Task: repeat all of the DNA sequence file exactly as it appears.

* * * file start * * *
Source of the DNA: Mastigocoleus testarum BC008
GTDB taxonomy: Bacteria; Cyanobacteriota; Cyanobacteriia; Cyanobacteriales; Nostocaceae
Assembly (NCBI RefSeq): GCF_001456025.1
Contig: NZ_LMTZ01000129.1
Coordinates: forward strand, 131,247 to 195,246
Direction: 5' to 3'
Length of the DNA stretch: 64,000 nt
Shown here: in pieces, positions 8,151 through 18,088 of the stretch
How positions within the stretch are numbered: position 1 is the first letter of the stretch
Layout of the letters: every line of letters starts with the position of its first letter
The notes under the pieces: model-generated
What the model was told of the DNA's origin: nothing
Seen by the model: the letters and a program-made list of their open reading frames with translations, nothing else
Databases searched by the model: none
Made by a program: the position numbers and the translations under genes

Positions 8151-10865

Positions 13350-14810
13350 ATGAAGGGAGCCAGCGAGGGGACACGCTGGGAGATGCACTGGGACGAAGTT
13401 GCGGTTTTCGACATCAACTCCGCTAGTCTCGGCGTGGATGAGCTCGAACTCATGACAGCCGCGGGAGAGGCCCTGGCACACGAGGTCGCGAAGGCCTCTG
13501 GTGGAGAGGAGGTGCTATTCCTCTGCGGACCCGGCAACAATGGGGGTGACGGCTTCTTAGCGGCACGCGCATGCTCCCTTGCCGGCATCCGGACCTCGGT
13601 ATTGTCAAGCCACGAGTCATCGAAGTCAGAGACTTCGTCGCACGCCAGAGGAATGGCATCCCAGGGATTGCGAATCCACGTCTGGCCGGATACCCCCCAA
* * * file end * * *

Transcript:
Source of the DNA: Mastigocoleus testarum BC008
GTDB taxonomy: Bacteria; Cyanobacteriota; Cyanobacteriia; Cyanobacteriales; Nostocaceae
Assembly (NCBI RefSeq): GCF_001456025.1
Contig: NZ_LMTZ01000129.1
Coordinates: forward strand, 131,247 to 195,246
Direction: 5' to 3'
Length of the DNA stretch: 64,000 nt
Shown here: in pieces, positions 8,151 through 18,088 of the stretch
How positions within the stretch are numbered: position 1 is the first letter of the stretch
Layout of the letters: every line of letters starts with the position of its first letter
The notes under the pieces: model-generated
What the model was told of the DNA's origin: nothing
Seen by the model: the letters and a program-made list of their open reading frames with translations, nothing else
Databases searched by the model: none
Made by a program: the position numbers and the translations under genes

Positions 8151-10865

Positions 13350-14810
13350 ATGAAGGGAGCCAGCGAGGGGACACGCTGGGAGATGCACTGGGACGAAGTT
13401 GCGGTTTTCGACATCAACTCCGCTAGTCTCGGCGTGGATGAGCTCGAACTCATGACAGCCGCGGGAGAGGCCCTGGCACACGAGGTCGCGAAGGCCTCTG
13501 GTGGAGAGGAGGTGCTATTCCTCTGCGGACCCGGCAACAATGGGGGTGACGGCTTCTTAGCGGCACGCGCATGCTCCCTTGCCGGCATCCGGACCTCGGT
13601 ATTGTCAAGCCACGAGTCATCGAAGTCAGAGACTTCGTCGCACGCCAGAGGAATGGCATCCCAGGGATTGCGAATCCACGTCTGGCCGGATACCCCCCAA